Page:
- Entertainment and Media
Photographs That Set The Mood
"In street photography, it’s mostly about capturing gesture – along with great light and color. In landscape photography, things shift – there’s no “person of interest”, no gesture to catch our eye. So we need to try something different.
Landscape photographer Michael Frye suggests we try to capture the mood of the place." http://inmenlo.com/
"The term sense of place has been defined and used in many different ways by many different people. To some, it is a characteristic that some geographic places have and some do not, while to others it is a feeling or perception held by people (not by the place itself). It is often used in relation to those characteristics that make a place special or unique, as well as to those that foster a sense of authentic human attachment and belonging. Others, such as geographer Yi-Fu Tuan, have pointed to senses of place that are not inherently "positive," such as fear. Some students and educators engage in "place-based education" in order to improve their "sense(s) of place," as well as to use various aspects of place as educational tools in general......Places said to have a strong "sense of place" have a strong identity and character that is deeply felt by local inhabitants and by many visitors. "Wikipedia
This photographic project as the title clearly shows is to photograph subjects that conveys the message to the viewer of a location and better if this location can elicit feelings as well.
We can go in different ways and try to establish a sense of place in regards to states of mind, feelings and other things but using a location to convey or rather to tell an audience where one is and how one might feel is much easier and also easier to photograph if you use a place to tie them together.
Your first point of focus will be to research locations that will clearly show where one person is; where your subject is located. You should include people in the shots but this is not crucial for the project to have an effect.
Keep in mind that you are not doing a calendar or travel type shoot. You can use basically any location that sends a message of location; country, city, town, in danger, relaxed, in love, happy or sad. These are just a few of the themes that you can apply to the the theme and still make the project work.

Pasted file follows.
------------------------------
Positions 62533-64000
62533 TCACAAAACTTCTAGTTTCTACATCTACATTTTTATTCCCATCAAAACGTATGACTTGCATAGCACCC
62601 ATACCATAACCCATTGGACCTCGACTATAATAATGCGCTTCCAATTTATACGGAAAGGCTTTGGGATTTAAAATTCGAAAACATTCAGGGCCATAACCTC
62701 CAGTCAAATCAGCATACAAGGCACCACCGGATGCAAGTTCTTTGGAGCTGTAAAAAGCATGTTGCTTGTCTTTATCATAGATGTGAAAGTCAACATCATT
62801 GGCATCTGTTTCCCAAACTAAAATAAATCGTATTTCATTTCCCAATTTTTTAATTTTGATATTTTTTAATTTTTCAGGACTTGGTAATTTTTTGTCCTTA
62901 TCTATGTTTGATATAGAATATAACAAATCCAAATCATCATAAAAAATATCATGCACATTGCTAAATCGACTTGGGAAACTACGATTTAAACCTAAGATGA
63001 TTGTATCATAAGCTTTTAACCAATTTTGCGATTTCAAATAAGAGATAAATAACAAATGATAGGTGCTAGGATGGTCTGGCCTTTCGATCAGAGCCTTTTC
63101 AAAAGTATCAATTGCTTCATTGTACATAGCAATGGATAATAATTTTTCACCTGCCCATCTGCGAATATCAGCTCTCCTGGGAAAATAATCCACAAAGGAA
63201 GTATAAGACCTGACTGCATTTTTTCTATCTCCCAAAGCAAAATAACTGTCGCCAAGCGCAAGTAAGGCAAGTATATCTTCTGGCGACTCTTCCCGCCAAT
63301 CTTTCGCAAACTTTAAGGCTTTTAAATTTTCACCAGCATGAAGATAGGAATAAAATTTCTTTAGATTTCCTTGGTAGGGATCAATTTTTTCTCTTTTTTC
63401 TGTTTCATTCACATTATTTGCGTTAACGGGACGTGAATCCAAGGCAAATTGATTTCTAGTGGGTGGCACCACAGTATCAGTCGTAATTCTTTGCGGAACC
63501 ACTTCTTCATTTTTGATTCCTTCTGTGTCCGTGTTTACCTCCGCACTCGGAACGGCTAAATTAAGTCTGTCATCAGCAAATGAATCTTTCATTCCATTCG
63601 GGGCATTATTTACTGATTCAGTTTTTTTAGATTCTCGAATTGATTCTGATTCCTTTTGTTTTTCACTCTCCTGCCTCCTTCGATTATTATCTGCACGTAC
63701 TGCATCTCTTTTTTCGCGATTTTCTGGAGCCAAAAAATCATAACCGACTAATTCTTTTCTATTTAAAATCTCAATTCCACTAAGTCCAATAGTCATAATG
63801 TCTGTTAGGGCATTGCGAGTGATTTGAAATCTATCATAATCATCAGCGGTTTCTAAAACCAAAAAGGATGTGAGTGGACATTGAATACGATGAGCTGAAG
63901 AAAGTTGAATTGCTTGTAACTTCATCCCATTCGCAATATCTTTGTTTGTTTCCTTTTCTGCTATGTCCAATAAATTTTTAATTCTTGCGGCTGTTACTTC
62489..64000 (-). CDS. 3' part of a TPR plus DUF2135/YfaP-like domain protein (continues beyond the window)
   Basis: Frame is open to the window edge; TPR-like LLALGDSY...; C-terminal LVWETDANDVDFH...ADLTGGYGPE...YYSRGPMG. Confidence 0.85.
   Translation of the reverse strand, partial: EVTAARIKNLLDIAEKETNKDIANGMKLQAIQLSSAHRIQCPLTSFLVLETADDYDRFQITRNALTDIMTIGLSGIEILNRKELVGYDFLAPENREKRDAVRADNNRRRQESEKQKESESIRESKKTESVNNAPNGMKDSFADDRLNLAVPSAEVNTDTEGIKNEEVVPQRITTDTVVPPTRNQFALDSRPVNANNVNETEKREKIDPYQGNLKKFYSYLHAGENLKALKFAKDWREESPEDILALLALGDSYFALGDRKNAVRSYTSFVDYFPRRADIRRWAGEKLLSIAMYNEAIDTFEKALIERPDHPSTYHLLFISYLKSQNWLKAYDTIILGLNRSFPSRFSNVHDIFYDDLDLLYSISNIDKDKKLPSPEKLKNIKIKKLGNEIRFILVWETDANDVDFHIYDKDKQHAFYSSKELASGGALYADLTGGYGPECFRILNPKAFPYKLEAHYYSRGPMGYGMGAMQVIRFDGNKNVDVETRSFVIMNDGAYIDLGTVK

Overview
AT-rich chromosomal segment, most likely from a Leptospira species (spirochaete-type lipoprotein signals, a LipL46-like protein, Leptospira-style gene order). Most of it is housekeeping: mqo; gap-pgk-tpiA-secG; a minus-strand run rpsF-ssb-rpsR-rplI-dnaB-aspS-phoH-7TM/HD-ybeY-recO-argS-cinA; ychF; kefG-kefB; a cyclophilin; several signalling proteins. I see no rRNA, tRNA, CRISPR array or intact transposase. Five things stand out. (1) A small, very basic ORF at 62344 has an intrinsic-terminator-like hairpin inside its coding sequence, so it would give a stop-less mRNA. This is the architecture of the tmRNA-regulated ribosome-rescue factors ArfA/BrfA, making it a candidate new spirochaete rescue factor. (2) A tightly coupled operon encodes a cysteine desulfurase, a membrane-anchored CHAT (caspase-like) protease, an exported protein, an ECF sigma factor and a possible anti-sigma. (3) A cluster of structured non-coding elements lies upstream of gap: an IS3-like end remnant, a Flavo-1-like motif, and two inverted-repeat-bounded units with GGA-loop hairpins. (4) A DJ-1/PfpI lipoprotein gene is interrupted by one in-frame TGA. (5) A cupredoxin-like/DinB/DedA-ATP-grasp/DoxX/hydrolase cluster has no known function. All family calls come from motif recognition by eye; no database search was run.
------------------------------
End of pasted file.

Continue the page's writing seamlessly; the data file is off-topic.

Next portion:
Concentrate of locations that have a "feeling", that can invoke a sense of geographical location or a sense of emotion. You may use locations that are bright and full of light or darker ones even those that show stormy weather. It does not matter so long as you have a clear idea of what sense of place it is that you want your photographs to display.
A good technique is to show and discuss these locations with others to gauge how they feel and if they too sens the same as you do.
The project itself is a combination of weather, travel, environmental and to a point, portrait photography all rolled up into one and this is what can make the project difficult to do but with a little practice and good research it can be accomplished.
Once you take your shots be prepared to discuss them with others and prepared to retake the shots if they feel to tell the one looking at your images where the location is; a desolate place, a happy place etc or if the images fail in their attempt to convey a feeling.
You have to be your own worst critic at this point and evaluate a shot for its potential rather that because you like it.
There is nothing wrong with keeping shots that you like for whatever reason. But from a professional's point of view none will probably keep a photograph if it does not do what they intended to do, in other words the photograph must have a purpose. And they much less will submit these images to any publisher for the same reasons.
Whether your photographs are stark in their nature or richly colored they must be recognizable as an attempt to establish a commonality with the subject and the viewer; the viewer must be able to recognize what it is that you are trying to show.
If done correctly , these images are very good materials to submit to many publishers, calendar companies, greeting card companies and others, assuming off course that they are technically sound and pleasing to look at.
- Joel Meyerowitz : Photographer
From Creating A Sense of Place, Smithsonian Institution Press, 1990 Why do you choose to photograph a particular place? Why the Cape? Why St. Louis? You go someplace to be there. You take a vacation. You want to go investigate a middle-sized ci
Do you think that capturing the mood is easy with landscapes?
© 2012 Luis E Gonzalez